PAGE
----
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State Estimation and Kalman Filtering CS B659 Spring 2013 Kris Hauser.

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Presentation on theme: "State Estimation and Kalman Filtering CS B659 Spring 2013 Kris Hauser."— Presentation transcript:

1 State Estimation and Kalman Filtering CS B659 Spring 2013 Kris Hauser

2 Motivation Observing a stream of data Monitoring (of people, computer systems, etc) Surveillance, tracking Finance & economics Science Questions: Modeling & forecasting Handling partial and noisy observations

3 Markov Chains Sequence of probabilistic state variables X 0,X 1,X 2,… E.g., robot’s position, target’s position and velocity, … X0X0 X1X1 X2X2 X3X3 Observe X 1 X 0 independent of X 2, X 3, … P(X t |X t-1 ) known as transition model

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5 Inference in MC Prediction: the probability of future state? P(X t ) =  x0,…,xt-1 P (X 0,…,X t ) =  x0,…,xt-1 P (X 0 )  x1,…,xt P(X i |X i-1 ) =  xt-1 P(X t |X t-1 ) P(X t-1 ) “Blurs” over time, and approaches stationary distribution as t grows Limited prediction power Rate of blurring known as mixing time [Incremental approach]

6 Modeling Partial Observability Hidden Markov Model (HMM) X0X0 X1X1 X2X2 X3X3 O1O1 O2O2 O3O3 Hidden state variables Observed variables P(O t |X t ) called the observation model (or sensor model)

7 Filtering Name comes from signal processing Goal: Compute the probability distribution over current state given observations up to this point X0X0 X1X1 X2X2 O1O1 O2O2 Query variable Known Distribution given Unknown

8 Filtering Name comes from signal processing Goal: Compute the probability distribution over current state given observations up to this point P(X t |o 1:t ) =  x t-1 P(x t-1 |o 1:t-1 ) P(X t |x t-1,o t ) P(X t |X t-1,o t ) = P(o t |X t-1,X t )P(X t |X t-1 )/P(o t |X t-1 ) =  P(o t |X t )P(X t |X t-1 ) X0X0 X1X1 X2X2 O1O1 O2O2 Query variable Known Distribution given Unknown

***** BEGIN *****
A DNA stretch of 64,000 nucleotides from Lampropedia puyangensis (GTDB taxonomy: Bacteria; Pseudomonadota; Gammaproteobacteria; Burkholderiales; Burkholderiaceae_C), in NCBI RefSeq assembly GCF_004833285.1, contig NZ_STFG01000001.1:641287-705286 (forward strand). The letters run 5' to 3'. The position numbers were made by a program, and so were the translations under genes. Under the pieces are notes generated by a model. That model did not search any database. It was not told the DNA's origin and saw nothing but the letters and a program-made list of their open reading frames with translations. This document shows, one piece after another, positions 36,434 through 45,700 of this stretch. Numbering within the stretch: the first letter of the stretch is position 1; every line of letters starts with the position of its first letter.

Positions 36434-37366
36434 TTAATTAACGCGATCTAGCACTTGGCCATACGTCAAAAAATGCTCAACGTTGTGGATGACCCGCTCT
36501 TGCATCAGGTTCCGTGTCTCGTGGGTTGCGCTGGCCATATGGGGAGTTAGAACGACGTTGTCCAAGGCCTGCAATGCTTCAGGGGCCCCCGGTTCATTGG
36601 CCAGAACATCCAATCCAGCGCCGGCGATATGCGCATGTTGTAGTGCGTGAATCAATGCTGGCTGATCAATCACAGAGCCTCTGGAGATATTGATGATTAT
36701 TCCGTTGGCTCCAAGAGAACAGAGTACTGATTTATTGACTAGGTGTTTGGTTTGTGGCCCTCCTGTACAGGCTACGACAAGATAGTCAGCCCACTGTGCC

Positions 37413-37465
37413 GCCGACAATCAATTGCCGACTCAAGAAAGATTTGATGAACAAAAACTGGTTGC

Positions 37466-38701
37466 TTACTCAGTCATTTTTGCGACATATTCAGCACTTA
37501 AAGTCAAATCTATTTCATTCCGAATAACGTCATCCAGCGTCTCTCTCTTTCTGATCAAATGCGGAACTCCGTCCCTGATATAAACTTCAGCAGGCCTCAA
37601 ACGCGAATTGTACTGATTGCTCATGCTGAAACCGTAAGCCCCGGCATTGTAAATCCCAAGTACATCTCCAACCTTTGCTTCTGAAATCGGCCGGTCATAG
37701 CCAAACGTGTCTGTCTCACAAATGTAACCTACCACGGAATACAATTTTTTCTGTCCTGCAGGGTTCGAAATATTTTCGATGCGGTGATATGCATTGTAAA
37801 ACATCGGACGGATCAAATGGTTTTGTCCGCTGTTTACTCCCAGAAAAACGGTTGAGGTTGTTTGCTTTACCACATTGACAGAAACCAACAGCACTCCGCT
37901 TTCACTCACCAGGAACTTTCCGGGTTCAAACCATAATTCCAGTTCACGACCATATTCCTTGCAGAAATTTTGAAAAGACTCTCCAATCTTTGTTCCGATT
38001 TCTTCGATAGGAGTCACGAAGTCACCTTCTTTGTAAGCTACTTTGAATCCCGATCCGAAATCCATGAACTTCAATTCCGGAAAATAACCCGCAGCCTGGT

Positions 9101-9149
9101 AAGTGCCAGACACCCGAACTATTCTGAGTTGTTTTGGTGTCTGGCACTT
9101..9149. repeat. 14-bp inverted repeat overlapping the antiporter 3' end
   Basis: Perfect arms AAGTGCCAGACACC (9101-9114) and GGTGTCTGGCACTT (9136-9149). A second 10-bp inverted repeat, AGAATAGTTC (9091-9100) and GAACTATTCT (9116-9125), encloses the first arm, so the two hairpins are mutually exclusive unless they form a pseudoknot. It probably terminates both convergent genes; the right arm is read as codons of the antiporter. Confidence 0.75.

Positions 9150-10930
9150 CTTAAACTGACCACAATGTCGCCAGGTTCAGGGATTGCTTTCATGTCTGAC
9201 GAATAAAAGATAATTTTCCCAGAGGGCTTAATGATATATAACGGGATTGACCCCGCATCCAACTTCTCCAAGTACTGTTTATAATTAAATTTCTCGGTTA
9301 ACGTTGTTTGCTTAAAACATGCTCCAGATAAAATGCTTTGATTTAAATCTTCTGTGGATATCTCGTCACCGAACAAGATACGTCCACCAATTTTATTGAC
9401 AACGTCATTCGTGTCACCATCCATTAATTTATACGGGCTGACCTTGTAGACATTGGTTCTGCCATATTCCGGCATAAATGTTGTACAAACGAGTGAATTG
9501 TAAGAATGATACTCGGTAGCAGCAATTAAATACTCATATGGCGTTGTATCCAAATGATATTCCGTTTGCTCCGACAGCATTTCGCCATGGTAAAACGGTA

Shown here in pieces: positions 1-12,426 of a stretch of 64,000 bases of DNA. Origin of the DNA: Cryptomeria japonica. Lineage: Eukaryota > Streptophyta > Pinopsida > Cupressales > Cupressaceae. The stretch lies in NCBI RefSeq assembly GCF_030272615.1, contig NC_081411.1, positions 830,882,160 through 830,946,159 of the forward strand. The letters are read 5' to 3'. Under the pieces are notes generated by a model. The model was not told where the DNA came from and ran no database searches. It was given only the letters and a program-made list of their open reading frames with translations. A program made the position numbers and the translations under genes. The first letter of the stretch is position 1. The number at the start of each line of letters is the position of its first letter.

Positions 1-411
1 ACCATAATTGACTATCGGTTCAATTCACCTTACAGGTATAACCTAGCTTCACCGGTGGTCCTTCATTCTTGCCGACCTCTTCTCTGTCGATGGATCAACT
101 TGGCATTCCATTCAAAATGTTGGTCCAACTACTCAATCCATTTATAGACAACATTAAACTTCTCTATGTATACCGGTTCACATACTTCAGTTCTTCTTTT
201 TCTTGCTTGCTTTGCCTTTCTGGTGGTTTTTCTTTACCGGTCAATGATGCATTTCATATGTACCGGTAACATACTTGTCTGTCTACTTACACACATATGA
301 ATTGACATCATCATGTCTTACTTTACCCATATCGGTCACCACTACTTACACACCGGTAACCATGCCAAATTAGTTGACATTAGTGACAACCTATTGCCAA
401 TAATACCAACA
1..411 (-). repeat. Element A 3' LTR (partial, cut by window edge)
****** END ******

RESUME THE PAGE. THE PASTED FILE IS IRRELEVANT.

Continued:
9 Kalman Filtering In a nutshell Efficient probabilistic filtering in continuous state spaces Linear Gaussian transition and observation models Ubiquitous for state tracking with noisy sensors, e.g. radar, GPS, cameras

10 Hidden Markov Model for Robot Localization Use observations + transition dynamics to get a better idea of where the robot is at time t X0X0 X1X1 X2X2 X3X3 z1z1 z2z2 z3z3 Hidden state variables Observed variables Predict – observe – predict – observe…

11 Hidden Markov Model for Robot Localization Use observations + transition dynamics to get a better idea of where the robot is at time t Maintain a belief state b t over time b t (x) = P(X t =x|z 1:t ) X0X0 X1X1 X2X2 X3X3 z1z1 z2z2 z3z3 Hidden state variables Observed variables Predict – observe – predict – observe…

12 Bayesian Filtering with Belief States

13 Update via the observation z t Predict P(X t |z 1:t-1 ) using dynamics alone Bayesian Filtering with Belief States

14 In Continuous State Spaces…

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16 Key Representational Decisions Pick a method for representing distributions Discrete: tables Continuous: fixed parameterized classes vs. particle-based techniques Devise methods to perform key calculations (marginalization, conditioning) on the representation Exact or approximate?

17 Gaussian Distribution

18 Linear Gaussian Transition Model for Moving 1D Point Consider position and velocity x t, v t Time step h Without noise x t+1 = x t + h v t v t+1 = v t With Gaussian noise of std   P(x t+1 |x t )  exp(-(x t+1 – (x t + h v t )) 2 /(2   2  i.e. X t+1 ~ N(x t + h v t,   )

19 Linear Gaussian Transition Model If prior on position is Gaussian, then the posterior is also Gaussian vh 11 N( ,  )  N(  +vh,  +  1 )

20 Linear Gaussian Observation Model Position observation z t Gaussian noise of std  2 z t ~ N(x t,   )

21 Linear Gaussian Observation Model If prior on position is Gaussian, then the posterior is also Gaussian   (  2 z+  2 2  )/(  2 +  2 2 )  2   2  2 2 /(  2 +  2 2 ) Position prior Posterior probability Observation probability

22 Multivariate Gaussians X ~ N( ,  )

23 Multivariate Linear Gaussian Process A linear transformation + multivariate Gaussian noise If prior state distribution is Gaussian, then posterior state distribution is Gaussian If we observe one component of a Gaussian, then its posterior is also Gaussian y = A x +  ~ N( ,  )

24 Multivariate Computations Linear transformations of gaussians If x ~ N( ,  ), y = A x + b Then y ~ N(A  +b, A  A T ) Consequence If x ~ N(  x,  x ), y ~ N(  y,  y ), z=x+y Then z ~ N(  x +  y,  x +  y ) Conditional of gaussian If [x 1,x 2 ] ~ N([  1  2 ],[  11,  12 ;  21,  22 ]) Then on observing x 2 =z, we have x 1 ~ N(  1 -  12  (z-  2 ),  11 -  12   21 )

25 Presentation

26 Next time Principles Ch. 9 Rekleitis (2004)


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